- Your weight gain during pregnancy. This can also affect your baby's size. Gaining a lot of weight during pregnancy may cause your baby to be bigger than normal.
Babies are weighed within the first few hours after birth. The weight is compared with the baby's gestational age and recorded in the medical record.
How is large for gestational age treated?
Treatment will depend on your child’s symptoms, age, and general health. It will also depend on how severe the condition is.
If ultrasound exams during pregnancy show that your baby is very large, some doctors may recommend early delivery. In this case, the doctor may recommend a planned cesarean section.
After delivery, a baby who is large for gestational age will be carefully checked for any injuries that happened during birth. Blood glucose testing is also done to check the baby for low blood sugar.
What are the complications of large for gestational age?
Babies who are large for gestational age are at higher risk for a breathing problem called respiratory distress syndrome. They are also at risk of breathing meconium into the lungs around the time of delivery.
Birth injuries such as a broken collar bone are more common in babies who are large for gestational age. These babies also may need to stay in neonatal intensive care because of breathing problems, low blood sugar (hypoglycemia), and breathing meconium into the lungs. In addition, chances of death are greater in babies who weigh more than 8 pounds, 13 ounces. The risk increases as the birth weight increases.
How can large for gestational age be prevented?Regular prenatal care is important in all pregnancies. Regular checkups can help your healthcare provider find out if your baby is too large. If your baby seems large, it may be a sign that you have undetected diabetes or other problems. To lower some of the risks to your baby:
- Take care of your diabetes.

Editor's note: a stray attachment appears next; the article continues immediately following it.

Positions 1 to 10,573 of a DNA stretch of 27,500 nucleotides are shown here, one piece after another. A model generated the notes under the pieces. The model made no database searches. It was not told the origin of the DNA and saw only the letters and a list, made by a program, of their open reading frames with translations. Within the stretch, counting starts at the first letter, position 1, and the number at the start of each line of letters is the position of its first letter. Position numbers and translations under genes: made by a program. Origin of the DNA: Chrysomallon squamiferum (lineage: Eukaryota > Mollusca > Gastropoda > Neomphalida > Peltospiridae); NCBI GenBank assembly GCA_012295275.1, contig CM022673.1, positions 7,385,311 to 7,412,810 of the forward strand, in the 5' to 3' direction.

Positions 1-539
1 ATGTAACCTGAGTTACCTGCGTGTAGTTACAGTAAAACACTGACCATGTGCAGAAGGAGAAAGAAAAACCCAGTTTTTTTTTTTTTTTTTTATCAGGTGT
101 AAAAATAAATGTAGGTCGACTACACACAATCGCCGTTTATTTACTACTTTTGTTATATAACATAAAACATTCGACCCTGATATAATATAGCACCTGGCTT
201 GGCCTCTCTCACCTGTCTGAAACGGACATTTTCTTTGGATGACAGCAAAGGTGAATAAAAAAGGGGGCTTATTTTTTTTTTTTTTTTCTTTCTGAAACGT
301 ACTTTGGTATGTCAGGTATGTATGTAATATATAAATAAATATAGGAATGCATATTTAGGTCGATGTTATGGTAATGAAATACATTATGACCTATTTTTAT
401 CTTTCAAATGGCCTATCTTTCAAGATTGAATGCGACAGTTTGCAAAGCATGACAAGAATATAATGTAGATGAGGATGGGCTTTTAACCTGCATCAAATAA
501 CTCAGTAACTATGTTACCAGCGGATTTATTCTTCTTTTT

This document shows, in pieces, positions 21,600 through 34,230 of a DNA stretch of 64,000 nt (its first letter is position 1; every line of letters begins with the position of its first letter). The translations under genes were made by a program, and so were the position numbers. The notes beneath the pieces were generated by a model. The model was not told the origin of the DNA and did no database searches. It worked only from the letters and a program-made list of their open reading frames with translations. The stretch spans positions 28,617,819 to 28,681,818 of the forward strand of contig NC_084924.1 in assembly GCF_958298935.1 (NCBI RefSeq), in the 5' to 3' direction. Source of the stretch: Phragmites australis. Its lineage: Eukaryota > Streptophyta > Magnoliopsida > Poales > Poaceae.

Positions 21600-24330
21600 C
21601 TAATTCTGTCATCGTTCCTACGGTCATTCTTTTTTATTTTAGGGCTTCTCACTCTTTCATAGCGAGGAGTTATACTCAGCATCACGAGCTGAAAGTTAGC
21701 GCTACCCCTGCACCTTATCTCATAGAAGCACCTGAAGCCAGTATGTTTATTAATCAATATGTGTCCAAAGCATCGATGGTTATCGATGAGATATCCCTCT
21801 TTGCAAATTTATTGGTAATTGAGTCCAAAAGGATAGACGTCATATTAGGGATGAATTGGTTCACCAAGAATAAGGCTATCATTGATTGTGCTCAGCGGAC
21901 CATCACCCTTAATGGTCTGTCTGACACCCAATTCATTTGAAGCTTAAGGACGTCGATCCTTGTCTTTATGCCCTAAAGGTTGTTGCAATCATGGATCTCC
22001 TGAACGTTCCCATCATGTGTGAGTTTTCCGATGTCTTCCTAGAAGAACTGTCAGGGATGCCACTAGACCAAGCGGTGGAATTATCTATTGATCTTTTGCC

- Watch your weight.
- Follow your healthcare provider’s advice.
Key points about large for gestational ageBabies are called large for gestational age if they weigh more than 8 pounds, 13 ounces at birth.
- Diabetes is the most common cause of babies who are large for gestational age.
- Because these babies are so large, delivery can be difficult.
- If ultrasound exams during pregnancy show a baby is very large, some doctors may recommend early delivery.
- Regular prenatal checkups can help your healthcare provider find out if your baby is too large.
Tips to help you get the most from a visit to your child’s healthcare provider:
- Know the reason for the visit and what you want to happen.
- Before your visit, write down questions you want answered.
- At the visit, write down the name of a new diagnosis, and any new medicines, treatments, or tests. Also write down any new instructions your provider gives you for your child.
- Know why a new medicine or treatment is prescribed and how it will help your child. Also know what the side effects are.
- Ask if your child’s condition can be treated in other ways.
- Know why a test or procedure is recommended and what the results could mean.
- Know what to expect if your child does not take the medicine or have the test or procedure.
- If your child has a follow-up appointment, write down the date, time, and purpose for that visit.
- Know how you can contact your child’s provider after office hours. This is important if your child becomes ill and you have questions or need advice.